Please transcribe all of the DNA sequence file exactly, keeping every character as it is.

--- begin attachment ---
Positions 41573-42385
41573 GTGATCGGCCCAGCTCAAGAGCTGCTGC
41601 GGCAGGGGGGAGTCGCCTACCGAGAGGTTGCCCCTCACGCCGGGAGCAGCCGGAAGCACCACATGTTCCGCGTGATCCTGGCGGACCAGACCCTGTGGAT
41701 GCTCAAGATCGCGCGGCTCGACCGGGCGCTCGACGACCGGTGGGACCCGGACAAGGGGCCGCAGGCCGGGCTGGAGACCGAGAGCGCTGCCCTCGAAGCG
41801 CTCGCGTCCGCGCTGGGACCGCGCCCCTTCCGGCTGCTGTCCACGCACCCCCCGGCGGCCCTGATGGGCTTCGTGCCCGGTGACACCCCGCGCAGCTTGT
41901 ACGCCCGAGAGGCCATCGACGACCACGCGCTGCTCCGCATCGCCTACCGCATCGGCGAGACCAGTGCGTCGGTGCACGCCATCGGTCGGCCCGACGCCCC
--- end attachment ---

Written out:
Positions 41573-42385
41573 GTGATCGGCCCAGCTCAAGAGCTGCTGC
41601 GGCAGGGGGGAGTCGCCTACCGAGAGGTTGCCCCTCACGCCGGGAGCAGCCGGAAGCACCACATGTTCCGCGTGATCCTGGCGGACCAGACCCTGTGGAT
41701 GCTCAAGATCGCGCGGCTCGACCGGGCGCTCGACGACCGGTGGGACCCGGACAAGGGGCCGCAGGCCGGGCTGGAGACCGAGAGCGCTGCCCTCGAAGCG
41801 CTCGCGTCCGCGCTGGGACCGCGCCCCTTCCGGCTGCTGTCCACGCACCCCCCGGCGGCCCTGATGGGCTTCGTGCCCGGTGACACCCCGCGCAGCTTGT
41901 ACGCCCGAGAGGCCATCGACGACCACGCGCTGCTCCGCATCGCCTACCGCATCGGCGAGACCAGTGCGTCGGTGCACGCCATCGGTCGGCCCGACGCCCC